https://www.google.com/search?q=srpska+boginja+serbona&rlz=1C1GCEA_enAU795AU795&tbm=isch&source=iu&ictx=1&fir=CET9rNOHvnKZHM%253A%252C4smI5oAzbhCFDM%252C_&vet=1&usg=AI4_-kRUavw50HSchossFnG9fJk_IYxhyQ&sa=X&ved=2ahUKEwjG4sOfxtnlAhVl63MBHWjIBKMQ9QEwAHoECAkQBg#imgrc=tuCXxJfA9ARD4M:&vet=1

          Greeks history still does not believe that Aryans existed because it was much before their existence and they don’t like that some existed before them. Actually, Aryans on the way back from SA took the future Greek (and Jewish) tribes and moved them to Egypt.

  2. Then when do you propose that an “Indian” identity was created? The entry of the indo Europeans, or 1947, or sometime between?

      1. The ‘Indian’ identity of 1000 BC and 600 BC would have been very different from the later versions. 1000 BC it would focused around Kuru and by 600 BC it would have begun to gravitate towards Magadha.
        Where would you date the earliest Indian identity which comes close to the modern understanding in geographical terms at least? A follow up would be the earliest Indian identity in political terms (like the Mauryans were centralized and Guptas were decentralized .etc).

          1. So the India built upon Gupta governance then. I was anticipating something like this in general, even though it is more recent than other possible responses (like Mauryans) it is still built upon previous influences and reactions.

        1. “The ‘Indian’ identity of 1000 BC and 600 BC would have been very different from the later versions. 1000 BC it would focused around Kuru and by 600 BC it would have begun to gravitate towards Magadha.”

          Not sure what you mean by Indian identity here but the Mahabharata war did have representatives from Gandhara till north-East India. So a semblance of modern it might have been there.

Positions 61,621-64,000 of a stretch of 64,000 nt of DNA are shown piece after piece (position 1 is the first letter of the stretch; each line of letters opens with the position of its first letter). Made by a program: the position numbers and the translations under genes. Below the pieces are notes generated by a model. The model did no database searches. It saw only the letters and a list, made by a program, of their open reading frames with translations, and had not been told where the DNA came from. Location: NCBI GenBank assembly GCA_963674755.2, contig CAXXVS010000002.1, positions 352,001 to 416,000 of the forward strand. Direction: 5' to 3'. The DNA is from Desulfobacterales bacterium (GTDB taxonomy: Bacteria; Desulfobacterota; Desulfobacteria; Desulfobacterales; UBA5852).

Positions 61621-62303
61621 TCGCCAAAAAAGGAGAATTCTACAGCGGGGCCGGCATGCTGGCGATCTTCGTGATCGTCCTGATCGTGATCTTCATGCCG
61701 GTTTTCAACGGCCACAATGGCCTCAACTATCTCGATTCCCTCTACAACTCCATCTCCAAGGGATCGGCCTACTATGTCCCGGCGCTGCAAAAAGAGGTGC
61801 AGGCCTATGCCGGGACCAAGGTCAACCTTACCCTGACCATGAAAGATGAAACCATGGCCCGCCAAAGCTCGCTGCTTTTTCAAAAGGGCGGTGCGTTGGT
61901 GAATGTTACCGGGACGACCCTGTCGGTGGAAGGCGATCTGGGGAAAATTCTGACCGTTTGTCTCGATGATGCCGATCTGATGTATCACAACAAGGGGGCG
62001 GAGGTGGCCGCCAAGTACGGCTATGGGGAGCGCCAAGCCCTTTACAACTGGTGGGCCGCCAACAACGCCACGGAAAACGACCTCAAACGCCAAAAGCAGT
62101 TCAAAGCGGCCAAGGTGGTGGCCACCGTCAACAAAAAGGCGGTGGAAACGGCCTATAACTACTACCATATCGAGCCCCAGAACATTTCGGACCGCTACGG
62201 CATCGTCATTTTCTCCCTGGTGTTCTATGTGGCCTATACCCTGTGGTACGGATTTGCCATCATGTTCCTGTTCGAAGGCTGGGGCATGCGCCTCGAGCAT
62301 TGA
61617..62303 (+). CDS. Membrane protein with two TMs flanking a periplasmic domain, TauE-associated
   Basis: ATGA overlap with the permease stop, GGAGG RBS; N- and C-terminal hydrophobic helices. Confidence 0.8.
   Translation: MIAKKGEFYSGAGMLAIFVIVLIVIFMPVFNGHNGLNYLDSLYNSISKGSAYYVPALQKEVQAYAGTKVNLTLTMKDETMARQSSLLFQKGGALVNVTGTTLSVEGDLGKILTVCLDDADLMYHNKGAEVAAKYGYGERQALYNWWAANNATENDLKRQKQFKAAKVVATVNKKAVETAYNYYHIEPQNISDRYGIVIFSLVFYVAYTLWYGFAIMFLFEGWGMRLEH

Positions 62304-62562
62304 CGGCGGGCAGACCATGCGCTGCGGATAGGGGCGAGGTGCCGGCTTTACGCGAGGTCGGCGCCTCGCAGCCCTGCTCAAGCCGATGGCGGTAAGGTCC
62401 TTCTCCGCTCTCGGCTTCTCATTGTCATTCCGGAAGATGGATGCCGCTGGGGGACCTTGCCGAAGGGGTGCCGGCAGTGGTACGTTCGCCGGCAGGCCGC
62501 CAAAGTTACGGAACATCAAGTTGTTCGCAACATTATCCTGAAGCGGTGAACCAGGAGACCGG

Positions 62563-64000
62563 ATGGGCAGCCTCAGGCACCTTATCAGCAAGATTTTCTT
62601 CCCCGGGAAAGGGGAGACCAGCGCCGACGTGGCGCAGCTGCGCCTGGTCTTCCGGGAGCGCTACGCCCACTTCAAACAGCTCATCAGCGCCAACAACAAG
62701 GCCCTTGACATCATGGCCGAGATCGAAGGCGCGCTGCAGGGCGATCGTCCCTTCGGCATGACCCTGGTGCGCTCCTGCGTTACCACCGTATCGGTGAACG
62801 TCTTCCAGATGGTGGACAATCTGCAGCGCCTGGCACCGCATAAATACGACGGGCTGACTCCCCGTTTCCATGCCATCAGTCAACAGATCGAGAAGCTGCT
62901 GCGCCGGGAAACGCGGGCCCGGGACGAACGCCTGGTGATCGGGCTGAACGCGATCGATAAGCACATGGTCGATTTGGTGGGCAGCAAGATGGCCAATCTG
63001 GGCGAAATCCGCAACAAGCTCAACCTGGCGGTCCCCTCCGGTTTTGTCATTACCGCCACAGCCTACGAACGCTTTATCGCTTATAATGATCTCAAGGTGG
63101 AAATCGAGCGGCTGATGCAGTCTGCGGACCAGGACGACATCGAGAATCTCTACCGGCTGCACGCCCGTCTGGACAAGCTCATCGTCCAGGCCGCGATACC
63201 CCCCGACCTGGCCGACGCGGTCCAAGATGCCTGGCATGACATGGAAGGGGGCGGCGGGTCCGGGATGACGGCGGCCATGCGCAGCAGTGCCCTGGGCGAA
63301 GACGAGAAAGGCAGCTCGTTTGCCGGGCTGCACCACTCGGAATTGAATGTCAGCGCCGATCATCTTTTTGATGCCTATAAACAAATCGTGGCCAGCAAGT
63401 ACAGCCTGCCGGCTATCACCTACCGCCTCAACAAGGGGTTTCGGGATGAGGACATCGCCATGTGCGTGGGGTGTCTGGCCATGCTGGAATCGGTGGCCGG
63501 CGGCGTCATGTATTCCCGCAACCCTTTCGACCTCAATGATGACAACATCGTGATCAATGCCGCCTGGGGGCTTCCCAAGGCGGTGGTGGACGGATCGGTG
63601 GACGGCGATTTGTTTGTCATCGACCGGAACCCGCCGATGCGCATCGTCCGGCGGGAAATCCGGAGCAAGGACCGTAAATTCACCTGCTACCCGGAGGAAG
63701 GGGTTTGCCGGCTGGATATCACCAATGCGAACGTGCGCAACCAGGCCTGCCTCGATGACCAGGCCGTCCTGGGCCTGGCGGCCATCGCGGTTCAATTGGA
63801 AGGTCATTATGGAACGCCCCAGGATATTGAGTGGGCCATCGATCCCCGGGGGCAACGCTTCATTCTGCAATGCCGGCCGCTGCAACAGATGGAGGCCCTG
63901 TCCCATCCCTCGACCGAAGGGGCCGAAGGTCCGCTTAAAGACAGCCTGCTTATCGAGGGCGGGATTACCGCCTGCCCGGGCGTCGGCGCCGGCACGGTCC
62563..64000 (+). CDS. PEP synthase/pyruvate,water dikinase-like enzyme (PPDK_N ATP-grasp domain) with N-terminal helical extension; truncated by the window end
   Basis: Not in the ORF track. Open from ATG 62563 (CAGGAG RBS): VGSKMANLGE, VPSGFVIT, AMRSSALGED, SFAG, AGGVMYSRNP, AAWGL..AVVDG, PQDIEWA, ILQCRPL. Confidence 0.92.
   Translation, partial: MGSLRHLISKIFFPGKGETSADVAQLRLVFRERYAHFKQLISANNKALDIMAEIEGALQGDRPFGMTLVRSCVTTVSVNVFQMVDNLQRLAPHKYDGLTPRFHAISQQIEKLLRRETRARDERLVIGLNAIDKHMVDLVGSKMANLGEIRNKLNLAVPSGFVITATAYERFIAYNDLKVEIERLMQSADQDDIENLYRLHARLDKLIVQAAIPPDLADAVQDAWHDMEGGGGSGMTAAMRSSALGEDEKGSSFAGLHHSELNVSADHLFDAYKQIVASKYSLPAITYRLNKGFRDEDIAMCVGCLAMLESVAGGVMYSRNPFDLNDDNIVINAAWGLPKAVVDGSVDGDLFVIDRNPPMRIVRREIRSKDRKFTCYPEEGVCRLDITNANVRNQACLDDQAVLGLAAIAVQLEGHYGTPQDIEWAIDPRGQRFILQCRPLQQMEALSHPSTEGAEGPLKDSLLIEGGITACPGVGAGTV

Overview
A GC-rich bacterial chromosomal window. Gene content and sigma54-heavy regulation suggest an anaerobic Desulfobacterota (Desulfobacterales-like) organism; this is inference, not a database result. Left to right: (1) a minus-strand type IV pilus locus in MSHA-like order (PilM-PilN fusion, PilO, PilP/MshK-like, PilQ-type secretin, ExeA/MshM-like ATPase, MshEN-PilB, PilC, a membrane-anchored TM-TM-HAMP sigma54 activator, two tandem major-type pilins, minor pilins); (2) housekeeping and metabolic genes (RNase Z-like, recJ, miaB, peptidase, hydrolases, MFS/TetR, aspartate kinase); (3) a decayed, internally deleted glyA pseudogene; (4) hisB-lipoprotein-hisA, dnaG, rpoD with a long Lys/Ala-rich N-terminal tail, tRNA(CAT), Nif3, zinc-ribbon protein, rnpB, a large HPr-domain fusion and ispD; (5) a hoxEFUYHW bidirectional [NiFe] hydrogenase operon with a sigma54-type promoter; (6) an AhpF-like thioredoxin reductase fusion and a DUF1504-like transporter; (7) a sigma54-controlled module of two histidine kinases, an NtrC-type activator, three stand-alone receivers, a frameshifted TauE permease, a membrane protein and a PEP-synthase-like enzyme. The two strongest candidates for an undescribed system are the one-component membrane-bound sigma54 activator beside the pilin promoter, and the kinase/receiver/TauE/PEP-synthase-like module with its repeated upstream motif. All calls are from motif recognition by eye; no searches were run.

(Some of the stuff could obviously be later addition. I am not a Mahabharata expert.)

  3. @INDTHINGS: Have you seen vedic sanskrit written all over the DNA of the samples from swat or have you seen damil written all over the DNA of the Rakhigarhi samples? Sometimes it helps to have good faith in arguments. Guess what we all know what faith you belong to, so!!

  4. Hmm. You don’t speculate when it comes to Indians, do you? What a great scientist. But you were so eager to speculate about Turks, despite the lack of Medival Turkic genomes (at that time).

    We know from the Medieval Turkic samples (Damgaard et al. 2018) that your models were simply terrible. They served a political purpose rather than a scientific one. Modern Anatolian Turks get modeled as 20-40% Medieval Central Asian Turkic on average when the Medieval Göktürk, Karluk, Kimak and Kipchak samples are used. Their native part is also not Armenian-like. Anatolian Greeks are a much better proxy.

    Are you going to apologize for your baseless models and sensational headlines (Are Turks acculturated Armenians or Are Turks Armenians under the hood)? Of course not.

  5. Razib

    I had a doubt on the map which you have linked. Presuming that the map shows the spread of the “Aryans”. Shouldn’t Turkey be Aryan as well, since Turkmenistan is Aryan on the Map?

    1. … only indo-iranian people? Wow! What is the meaning of ‘aryan’ i.e.in original – Arion?

      1. Milan Todorovic wrote:

        “… only indo-iranian people? Wow! What is the meaning of ‘aryan’ i.e.in original – Arion?”

        Celtic has one too.

        Aryaman (Vedic), Airyaman (Avestan), Ariomanus/Eremon (Celtic).